Mark Ross, 94, died peacefully at home in Santa Barbara, California on the evening of April 21, 2021 after living in Storrs, CT for many years. Born in New York City on July 29, 1926 to Isidore and Rose (Steinberg) Rosenblatt, Mark was the youngest of six brothers who grew up in a small apartment on the Lower East Side. He proudly served the country in WWII with all five of his brothers, and despite suffering substantial damage to his hearing, eagerly enlisted to serve in Korea. Following his discharge he explored various career options and studied auto mechanics at the urging of his brothers, but decided to take a different path. As his hearing deteriorated due to a combination of war injuries and an inherited condition, he became determined to help people like himself and pursued a career in audiology. After graduating from Brooklyn College, he moved across the country to further his studies at Stanford. While there, he met Helen Rubin, a young girl from Brooklyn studying speech therapy. Mark received his PhD in Audiology in 1962 and married Helen the same year. They moved back East to raise their family while Mark launched a long and stellar career in audiology. He taught at UCONN for many years, educating and inspiring an entire generation of future audiologists. He advocated for children with hearing impairment and their families, and was on the forefront of how audiology is practiced today. Known as the “father of aural rehabilitation,” he received the highest honors in the field, authored countless articles over the years and was active in numerous organizations devoted to advocating for people with hearing impairment. Perhaps his greatest professional asset was his sensitivity to individual needs and holistic approach to working with people. His various interests over the years included vegetable gardening and history, Jewish history in particular. Mark was an avid reader with a thirst for knowledge and enjoyed attending lectures with Helen. He followed world events closely and was passionate about Israel, making annual trips with his wife for some time. In addition to an archaeological dig and climbing Mt. Masada, his travels also took him to such places as Australia, Japan and Austria. He treasured every experience and the people he met along the way. Mark was a one-of-a-kind soul who balanced intelligence, humor, and extreme generosity, always quick to lend a hand or crack a joke. Among his many passions in life, his greatest by far was his family. He was a devoted husband to Helen until her sudden death in November, ten days shy of their 58th wedding anniversary. After that, Mark’s health deteriorated although he continued putting others before himself. He spent the last 5 months of his life in a senior facility in Santa Barbara, where he had just started making friends and playing Bingo. He will be missed by all who knew him, whether recently or many years in the past. Left to grieve are his daughter Paula and son-in-law Patrick Guice; son Joel and daughter-in-law Lee Naftali; beloved grandson Ben Naftali; goddaughter Ramona Bailey; and many nieces and nephews whom he adored. In addition to his wife, he was predeceased by his parents Rose and Isidore Rosenblatt and five brothers: Bill, Don, Sidney, Al and Sam. In lieu of flowers, donations in Mark’s name may be made to the Hearing Loss Association of America (https://www.hearingloss.org) or the food pantry of your choice.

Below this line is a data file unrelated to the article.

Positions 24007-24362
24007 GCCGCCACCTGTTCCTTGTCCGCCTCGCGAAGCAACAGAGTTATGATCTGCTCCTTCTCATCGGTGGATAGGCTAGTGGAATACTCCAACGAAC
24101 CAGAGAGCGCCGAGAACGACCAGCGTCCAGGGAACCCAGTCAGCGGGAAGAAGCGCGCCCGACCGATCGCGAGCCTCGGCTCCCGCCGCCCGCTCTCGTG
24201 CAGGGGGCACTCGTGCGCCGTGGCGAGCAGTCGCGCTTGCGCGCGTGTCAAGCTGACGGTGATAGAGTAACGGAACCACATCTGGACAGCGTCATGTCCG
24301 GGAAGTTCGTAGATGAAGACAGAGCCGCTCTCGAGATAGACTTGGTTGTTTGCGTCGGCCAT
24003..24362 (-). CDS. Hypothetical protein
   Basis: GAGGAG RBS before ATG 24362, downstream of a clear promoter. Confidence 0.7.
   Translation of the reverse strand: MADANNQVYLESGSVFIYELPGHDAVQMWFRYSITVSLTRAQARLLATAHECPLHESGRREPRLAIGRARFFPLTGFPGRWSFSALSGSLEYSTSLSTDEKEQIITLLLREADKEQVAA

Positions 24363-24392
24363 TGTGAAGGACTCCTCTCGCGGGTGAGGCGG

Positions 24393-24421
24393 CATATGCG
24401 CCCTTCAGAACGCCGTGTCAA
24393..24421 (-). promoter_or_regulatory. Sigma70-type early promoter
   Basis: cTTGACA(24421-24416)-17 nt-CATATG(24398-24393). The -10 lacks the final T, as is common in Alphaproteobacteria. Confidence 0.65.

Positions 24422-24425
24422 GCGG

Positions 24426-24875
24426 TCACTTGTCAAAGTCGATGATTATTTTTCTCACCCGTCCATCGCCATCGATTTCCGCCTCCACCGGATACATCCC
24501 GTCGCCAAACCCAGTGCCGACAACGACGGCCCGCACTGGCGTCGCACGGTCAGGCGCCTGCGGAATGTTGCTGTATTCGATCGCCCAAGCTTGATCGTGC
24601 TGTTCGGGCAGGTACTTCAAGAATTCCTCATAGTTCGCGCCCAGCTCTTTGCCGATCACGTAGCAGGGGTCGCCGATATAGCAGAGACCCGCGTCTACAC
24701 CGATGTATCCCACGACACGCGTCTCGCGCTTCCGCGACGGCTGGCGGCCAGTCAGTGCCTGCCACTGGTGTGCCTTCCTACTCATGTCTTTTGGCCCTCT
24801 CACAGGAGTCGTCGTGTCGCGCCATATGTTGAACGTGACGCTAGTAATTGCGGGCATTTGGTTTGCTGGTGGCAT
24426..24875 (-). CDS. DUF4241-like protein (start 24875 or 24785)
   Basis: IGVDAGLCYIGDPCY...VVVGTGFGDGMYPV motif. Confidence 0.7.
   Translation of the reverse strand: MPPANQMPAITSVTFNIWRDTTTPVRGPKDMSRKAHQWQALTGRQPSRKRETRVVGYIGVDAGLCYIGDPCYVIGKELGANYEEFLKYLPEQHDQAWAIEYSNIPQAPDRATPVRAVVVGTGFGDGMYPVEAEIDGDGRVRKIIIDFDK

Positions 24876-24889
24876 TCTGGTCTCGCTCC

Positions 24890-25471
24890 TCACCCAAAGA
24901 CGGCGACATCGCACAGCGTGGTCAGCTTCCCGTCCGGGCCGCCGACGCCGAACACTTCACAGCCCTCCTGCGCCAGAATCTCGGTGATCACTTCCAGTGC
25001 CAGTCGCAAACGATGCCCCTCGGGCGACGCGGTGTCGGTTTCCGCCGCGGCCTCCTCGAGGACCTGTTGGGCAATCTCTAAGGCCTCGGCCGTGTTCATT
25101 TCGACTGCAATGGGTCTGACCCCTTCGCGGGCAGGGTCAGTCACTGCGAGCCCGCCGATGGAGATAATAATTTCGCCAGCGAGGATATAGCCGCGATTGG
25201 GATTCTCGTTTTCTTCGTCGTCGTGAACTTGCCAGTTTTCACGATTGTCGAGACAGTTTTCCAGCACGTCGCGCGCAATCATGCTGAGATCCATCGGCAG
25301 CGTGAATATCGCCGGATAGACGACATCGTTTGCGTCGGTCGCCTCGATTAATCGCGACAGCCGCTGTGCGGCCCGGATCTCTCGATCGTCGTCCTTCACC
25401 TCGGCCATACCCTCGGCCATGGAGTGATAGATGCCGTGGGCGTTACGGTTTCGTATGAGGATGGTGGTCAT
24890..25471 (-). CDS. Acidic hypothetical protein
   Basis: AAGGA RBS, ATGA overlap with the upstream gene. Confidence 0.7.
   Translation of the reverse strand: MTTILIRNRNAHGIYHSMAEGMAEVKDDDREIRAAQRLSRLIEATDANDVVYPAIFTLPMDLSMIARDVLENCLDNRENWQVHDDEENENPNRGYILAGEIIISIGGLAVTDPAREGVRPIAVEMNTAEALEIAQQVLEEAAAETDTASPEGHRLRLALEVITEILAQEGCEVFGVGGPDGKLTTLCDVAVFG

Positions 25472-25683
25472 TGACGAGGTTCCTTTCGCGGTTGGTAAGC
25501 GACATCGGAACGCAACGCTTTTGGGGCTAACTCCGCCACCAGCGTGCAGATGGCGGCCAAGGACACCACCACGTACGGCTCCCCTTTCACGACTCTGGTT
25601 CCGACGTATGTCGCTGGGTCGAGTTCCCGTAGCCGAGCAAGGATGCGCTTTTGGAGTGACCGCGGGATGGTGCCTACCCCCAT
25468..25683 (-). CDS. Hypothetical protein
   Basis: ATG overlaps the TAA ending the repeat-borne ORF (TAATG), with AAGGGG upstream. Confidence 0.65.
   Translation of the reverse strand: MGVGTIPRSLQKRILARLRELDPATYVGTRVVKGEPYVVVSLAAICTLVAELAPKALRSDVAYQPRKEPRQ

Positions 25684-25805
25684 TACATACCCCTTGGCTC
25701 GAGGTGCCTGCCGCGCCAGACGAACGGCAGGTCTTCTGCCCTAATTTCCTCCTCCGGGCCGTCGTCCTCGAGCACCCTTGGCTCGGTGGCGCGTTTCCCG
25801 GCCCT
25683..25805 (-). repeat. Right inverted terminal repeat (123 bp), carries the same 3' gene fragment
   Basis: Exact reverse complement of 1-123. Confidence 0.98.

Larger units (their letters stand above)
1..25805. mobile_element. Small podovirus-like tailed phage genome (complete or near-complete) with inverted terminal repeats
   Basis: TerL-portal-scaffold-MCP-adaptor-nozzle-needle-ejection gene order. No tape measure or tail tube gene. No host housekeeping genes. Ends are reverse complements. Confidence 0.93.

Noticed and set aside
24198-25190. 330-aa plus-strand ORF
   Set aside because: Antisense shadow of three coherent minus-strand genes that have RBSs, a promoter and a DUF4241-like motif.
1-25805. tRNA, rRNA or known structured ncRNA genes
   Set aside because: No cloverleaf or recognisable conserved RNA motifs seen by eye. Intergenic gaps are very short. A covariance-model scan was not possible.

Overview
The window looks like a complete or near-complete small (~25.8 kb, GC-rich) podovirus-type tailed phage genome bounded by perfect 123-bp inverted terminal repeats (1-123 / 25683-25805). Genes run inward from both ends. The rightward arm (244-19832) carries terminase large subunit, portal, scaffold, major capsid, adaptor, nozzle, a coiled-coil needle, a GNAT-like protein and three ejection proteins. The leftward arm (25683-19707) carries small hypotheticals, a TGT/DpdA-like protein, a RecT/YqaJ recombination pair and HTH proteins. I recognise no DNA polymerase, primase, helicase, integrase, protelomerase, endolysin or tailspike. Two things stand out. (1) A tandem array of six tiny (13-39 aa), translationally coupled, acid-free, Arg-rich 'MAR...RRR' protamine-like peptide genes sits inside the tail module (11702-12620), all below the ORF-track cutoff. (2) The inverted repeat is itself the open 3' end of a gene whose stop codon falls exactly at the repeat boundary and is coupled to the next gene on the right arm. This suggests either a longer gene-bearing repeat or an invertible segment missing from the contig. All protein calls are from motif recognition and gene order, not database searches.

A Graveside Service will be live-streamed at 3:00pm on Tuesday, April 27, 2021.
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